17 Did pharmacists allow the patient to ask for unclear things regarding warfarin? 27(24.1) 85(75.9)

Table 3: Education practice regarding warfarin at outpatients pharmacies of TASH (N=112)


This study attempted to assess indications of warfarin; prevalence and level of WDIs among outpatients who were on follow up at CHC of the hospital; and counseling service provided by pharmacists for patients receiving warfarin from outpatient pharmacies of the hospital the mean age of our study participants was only 35.3 (SD=12.8) years, which was almost two times lower than report from The United States and Canada studies[2,23-26] and similarly higher mean age was recorded in patients receiving warfarin in Sweden.[27] The difference may be due to our patients had been on warfarin since few years as compared with developed countries patients who received the drug for decades of their life. The daily dose of warfarin in this study was almost similar with figures reported elsewhere.[25,28]

The prevalence of WDI was minimal (21.1%) in our study. In contrary to this, study done in acute care admissions of San Francisco Veterans Affairs Medical Center reported more than 100% WDI[24] and also in Ayder Referral Hospital, Northern Ethiopia extremely high rate (99.2%) of WDI was identified in the inpatient set up of the hospital. Out of the total, three fourth of interactions were moderate types, and it is almost similar to Ethiopian study. The lower prevalence of WDI in our study may be because of outpatients requiring less intensive management protocol as compared to inpatients. Furthermore, outpatients usually have few co-morbidities requiring less polypharmacy as they are relatively stabilized in which many interventions were made to optimize treatment outcome.[28]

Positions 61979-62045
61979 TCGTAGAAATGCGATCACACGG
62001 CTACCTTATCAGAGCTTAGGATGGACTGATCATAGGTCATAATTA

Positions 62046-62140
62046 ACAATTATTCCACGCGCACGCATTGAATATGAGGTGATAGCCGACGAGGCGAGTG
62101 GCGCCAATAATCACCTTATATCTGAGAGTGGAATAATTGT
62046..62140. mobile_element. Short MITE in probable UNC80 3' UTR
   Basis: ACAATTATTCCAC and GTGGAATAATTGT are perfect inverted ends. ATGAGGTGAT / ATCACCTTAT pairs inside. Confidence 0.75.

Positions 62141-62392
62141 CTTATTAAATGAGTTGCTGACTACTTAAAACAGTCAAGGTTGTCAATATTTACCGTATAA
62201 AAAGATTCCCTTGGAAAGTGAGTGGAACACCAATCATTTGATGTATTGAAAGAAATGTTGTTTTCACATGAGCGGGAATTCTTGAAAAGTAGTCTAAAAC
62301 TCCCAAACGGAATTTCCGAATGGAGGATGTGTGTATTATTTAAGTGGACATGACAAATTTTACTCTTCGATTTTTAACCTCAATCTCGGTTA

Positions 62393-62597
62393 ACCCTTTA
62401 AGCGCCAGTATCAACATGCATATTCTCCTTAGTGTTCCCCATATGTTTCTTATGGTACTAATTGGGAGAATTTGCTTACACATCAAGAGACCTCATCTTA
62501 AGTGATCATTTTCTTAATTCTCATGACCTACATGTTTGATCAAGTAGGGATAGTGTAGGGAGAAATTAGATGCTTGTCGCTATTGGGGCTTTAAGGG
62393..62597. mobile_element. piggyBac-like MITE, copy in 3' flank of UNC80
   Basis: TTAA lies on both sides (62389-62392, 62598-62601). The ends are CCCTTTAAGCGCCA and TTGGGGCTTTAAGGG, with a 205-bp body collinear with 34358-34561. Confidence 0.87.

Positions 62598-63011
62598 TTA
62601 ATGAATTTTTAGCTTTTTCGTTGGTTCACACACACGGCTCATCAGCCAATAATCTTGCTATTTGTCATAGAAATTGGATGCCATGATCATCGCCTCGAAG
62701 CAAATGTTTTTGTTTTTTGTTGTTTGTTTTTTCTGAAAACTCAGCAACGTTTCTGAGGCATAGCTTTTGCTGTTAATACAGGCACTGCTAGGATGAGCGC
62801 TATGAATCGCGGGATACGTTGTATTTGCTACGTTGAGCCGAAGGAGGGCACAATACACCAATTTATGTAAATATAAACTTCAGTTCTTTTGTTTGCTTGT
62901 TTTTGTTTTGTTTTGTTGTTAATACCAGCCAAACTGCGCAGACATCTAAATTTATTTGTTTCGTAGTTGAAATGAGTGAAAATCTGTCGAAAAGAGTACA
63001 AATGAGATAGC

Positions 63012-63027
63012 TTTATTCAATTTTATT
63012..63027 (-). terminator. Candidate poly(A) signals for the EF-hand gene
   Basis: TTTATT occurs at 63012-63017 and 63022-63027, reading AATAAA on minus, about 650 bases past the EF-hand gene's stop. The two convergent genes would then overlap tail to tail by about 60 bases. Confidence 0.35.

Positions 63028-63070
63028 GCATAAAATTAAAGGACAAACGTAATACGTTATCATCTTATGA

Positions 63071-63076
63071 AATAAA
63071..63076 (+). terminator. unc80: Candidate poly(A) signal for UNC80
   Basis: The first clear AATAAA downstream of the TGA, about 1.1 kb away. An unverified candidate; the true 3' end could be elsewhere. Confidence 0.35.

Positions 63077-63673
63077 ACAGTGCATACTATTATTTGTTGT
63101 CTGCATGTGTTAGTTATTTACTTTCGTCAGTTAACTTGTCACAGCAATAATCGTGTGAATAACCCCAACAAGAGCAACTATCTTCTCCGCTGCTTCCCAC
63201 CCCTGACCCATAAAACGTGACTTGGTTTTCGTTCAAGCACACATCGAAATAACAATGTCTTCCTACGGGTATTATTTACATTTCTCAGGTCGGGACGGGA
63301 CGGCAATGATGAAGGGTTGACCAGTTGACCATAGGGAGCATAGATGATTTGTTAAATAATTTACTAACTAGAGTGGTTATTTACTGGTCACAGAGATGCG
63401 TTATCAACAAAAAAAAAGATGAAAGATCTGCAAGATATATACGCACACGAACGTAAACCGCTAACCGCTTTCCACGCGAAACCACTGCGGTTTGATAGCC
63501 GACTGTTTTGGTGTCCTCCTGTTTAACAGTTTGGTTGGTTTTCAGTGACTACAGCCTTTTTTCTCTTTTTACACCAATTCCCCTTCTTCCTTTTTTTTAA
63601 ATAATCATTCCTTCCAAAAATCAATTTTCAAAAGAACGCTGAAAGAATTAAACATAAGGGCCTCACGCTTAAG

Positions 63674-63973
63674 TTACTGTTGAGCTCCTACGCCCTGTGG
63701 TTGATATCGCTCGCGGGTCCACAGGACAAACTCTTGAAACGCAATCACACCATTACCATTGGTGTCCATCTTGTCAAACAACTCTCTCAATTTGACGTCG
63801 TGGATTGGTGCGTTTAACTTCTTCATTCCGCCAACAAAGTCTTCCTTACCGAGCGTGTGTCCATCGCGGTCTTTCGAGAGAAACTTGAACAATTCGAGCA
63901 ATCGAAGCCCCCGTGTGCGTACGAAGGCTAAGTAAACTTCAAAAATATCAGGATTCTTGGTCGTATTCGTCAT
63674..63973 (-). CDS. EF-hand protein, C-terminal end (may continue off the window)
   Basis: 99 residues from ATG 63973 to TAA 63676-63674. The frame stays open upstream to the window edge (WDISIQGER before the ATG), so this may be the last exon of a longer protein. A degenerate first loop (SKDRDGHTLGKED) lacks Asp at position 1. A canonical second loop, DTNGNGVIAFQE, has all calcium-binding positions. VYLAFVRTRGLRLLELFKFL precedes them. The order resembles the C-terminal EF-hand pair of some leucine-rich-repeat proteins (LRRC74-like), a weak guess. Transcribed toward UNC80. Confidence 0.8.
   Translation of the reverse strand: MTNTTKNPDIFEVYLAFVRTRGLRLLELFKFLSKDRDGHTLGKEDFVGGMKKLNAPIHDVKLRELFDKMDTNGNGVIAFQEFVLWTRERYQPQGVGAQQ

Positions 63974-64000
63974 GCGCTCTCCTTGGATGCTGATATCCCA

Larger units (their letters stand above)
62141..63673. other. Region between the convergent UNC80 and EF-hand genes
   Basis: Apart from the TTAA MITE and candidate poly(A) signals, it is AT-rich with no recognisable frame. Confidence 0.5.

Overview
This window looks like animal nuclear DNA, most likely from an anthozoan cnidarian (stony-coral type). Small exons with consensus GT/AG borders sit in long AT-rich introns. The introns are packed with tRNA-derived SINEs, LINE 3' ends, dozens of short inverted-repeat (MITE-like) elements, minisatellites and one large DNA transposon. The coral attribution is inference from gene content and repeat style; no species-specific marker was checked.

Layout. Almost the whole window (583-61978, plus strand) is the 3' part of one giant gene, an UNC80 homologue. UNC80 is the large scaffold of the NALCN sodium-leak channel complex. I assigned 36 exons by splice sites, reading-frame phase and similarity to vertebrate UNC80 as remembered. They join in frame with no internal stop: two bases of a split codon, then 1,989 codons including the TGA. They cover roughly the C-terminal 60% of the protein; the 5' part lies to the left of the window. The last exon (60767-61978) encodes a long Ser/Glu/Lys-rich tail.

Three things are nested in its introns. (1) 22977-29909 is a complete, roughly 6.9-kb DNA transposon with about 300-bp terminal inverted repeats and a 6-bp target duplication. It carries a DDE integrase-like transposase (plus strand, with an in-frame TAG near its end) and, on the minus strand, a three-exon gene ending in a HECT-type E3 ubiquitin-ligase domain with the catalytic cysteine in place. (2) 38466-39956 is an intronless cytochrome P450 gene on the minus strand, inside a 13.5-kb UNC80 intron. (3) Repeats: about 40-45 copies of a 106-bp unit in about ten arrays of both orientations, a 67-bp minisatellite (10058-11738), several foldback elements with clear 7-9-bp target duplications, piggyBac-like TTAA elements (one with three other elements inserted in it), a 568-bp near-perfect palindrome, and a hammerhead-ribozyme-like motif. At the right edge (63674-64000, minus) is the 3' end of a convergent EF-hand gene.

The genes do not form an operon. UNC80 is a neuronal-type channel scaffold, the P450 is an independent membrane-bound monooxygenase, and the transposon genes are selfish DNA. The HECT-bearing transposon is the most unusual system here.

In the present study, all drugs found to interact with warfarin are known to increase warfarin effect (increasing risk of bleeding) by inhibition liver enzymes which metabolize warfarin except carbamazepine and phenobarbitone which decrease the effect of warfarin (increasing risk of thromboemobism) even if phenytoin has biphasic effect on warfarin action.[12] However, both type effects were widely reported in other studies.[3,28,29] The most common WDIs were noticed from antibiotics which are in agreement with other previous studies reports[28] and then comparable interaction from statin, anticonvulsants and gastrointestinal drugs. Prescribers should understand severity and outcome of WDIs as such bad practice may result in treatment ineffectiveness or over anticoagulation and bleeding risk.[12] We haven’t assessed such clinical significance in this study since the patients were on long follow up and difficult to obtain such outcomes (reports from patients, emergency visits, adverse drug reaction, etc.) from their charts.